Vertical and horizontal cross-ties: Benefits of cross-hierarchy and cross-unit ties for innovative projects
journal contributionposted on 12.04.2016 by Rick (H.L.) Aalbers, Wilfred Dolfsma, Roger (Th.A.J.) Leenders
Any type of content formally published in an academic journal, usually following a peer-review process.
Social networks are an important driver for successful innovation, both at the individual level as well as the organizational level. Recent research has also shaped that networks within teams can enhance performance. Innovative project teams are embedded in an organizational context, however, and teams typically consist of people with expertise from diverse backgrounds, and from different units. Team members may have ties to other teams, business units, and hierarchical levels. Although it seems clear that such ties can influence team performance, remarkably little research has focused on what is here referred to as vertical and horizontal cross-ties. Previous research may have ignored the possibility that vertical and horizontal bridging ties may have different performance outcomes. Although the literature suggests that diversity of input, or horizontal cross-unit ties will benefit team performance and innovativeness, there is reason to believe that ties to higher levels in the organization might have an effect on project team performance and innovativeness too. This article in particular studies the role of vertical cross-hierarchy ties. In an exploratory analysis combining quantitative and qualitative results, it is distinguished between horizontal cross-unit and vertical crosshierarchy ties and their contribution to new business development (NBD) project performance, thereby making a substantial contribution to both academic literature and managerial practice. Our study is based on a multiple case-study approach of several NBD project teams in a large European financial service provider. Our results show that successful innovation project teams are characterized by a large number of cross-unit ties in combination with a large number of cross-hierarchical ties compared with less successful project teams. Additionally, proof is found that vertical cross-hierarchy ties should be concentrated rather than scattered across project members.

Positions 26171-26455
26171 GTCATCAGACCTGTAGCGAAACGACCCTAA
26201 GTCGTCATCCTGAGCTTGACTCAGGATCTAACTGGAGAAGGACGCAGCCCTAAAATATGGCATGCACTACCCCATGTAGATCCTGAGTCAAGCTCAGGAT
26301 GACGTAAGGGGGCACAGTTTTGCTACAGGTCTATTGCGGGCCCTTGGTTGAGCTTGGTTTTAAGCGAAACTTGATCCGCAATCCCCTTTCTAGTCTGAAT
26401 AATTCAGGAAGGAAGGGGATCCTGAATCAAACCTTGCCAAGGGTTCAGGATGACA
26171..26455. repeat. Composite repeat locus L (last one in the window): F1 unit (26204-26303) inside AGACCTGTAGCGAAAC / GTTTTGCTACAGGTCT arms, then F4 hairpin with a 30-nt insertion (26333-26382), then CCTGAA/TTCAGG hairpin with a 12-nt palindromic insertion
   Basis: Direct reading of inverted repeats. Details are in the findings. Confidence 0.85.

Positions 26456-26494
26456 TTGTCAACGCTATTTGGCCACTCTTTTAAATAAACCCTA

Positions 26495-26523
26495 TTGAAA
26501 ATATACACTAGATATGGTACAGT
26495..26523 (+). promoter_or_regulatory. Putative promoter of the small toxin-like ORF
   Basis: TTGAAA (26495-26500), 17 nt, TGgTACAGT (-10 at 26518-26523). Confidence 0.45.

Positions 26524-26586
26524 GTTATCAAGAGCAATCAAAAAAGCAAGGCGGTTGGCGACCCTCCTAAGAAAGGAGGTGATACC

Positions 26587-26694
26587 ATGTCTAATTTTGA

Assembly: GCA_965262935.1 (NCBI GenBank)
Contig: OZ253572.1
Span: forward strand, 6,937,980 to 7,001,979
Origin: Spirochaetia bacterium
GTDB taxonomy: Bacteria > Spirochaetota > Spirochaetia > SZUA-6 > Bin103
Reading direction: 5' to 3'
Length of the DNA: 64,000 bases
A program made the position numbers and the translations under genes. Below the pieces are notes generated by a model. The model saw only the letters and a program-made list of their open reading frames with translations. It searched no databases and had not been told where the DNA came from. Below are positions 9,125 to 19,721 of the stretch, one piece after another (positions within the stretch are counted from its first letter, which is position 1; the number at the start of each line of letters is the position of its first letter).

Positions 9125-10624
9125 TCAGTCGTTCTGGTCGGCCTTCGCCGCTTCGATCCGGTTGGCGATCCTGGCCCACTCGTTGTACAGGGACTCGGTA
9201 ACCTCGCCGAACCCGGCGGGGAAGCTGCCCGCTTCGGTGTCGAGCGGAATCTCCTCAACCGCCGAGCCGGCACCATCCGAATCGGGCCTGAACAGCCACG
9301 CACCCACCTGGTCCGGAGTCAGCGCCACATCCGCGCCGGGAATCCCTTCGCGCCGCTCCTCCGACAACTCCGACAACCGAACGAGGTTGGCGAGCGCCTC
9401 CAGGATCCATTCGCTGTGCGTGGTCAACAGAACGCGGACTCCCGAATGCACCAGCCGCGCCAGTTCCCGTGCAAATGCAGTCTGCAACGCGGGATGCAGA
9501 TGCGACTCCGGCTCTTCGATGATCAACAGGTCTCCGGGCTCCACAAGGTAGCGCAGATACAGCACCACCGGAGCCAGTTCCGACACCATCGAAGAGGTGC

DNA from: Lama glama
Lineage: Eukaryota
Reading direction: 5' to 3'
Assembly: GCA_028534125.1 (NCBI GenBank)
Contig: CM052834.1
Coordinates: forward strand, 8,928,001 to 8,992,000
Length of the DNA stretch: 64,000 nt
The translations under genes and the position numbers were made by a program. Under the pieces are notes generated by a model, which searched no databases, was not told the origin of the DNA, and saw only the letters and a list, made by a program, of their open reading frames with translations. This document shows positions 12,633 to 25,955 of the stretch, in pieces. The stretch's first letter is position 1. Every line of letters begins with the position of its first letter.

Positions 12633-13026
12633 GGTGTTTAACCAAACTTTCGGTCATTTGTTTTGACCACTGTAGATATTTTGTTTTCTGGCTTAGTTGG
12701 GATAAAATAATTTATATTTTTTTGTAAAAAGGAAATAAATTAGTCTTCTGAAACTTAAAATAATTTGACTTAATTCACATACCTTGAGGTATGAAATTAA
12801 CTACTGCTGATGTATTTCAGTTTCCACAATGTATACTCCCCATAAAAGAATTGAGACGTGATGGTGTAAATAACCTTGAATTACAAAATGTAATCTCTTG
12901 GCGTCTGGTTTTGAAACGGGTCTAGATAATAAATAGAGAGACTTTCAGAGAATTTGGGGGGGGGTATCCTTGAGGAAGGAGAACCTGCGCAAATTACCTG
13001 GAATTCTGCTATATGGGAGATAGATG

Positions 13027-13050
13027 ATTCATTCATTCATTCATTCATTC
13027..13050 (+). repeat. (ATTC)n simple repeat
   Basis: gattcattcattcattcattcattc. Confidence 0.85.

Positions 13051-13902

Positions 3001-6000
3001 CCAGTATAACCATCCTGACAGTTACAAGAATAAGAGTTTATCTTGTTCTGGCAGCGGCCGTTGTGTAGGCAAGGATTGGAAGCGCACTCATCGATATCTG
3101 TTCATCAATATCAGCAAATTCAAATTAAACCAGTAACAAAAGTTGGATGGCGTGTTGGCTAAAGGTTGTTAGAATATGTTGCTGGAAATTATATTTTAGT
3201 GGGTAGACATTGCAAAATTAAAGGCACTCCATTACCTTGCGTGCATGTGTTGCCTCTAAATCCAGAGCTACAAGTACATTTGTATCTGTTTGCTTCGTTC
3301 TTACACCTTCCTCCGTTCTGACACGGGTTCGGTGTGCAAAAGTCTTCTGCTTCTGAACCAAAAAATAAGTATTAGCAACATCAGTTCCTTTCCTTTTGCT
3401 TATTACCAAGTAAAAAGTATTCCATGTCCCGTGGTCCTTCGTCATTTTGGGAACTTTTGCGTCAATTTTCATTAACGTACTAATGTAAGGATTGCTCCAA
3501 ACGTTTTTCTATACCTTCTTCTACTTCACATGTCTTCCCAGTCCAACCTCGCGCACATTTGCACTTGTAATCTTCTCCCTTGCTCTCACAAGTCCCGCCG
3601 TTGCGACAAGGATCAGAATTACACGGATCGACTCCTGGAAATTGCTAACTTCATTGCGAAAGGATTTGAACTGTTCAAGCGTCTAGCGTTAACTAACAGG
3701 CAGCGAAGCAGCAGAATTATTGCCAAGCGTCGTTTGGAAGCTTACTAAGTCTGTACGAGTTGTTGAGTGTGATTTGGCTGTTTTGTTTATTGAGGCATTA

- Loughborough University London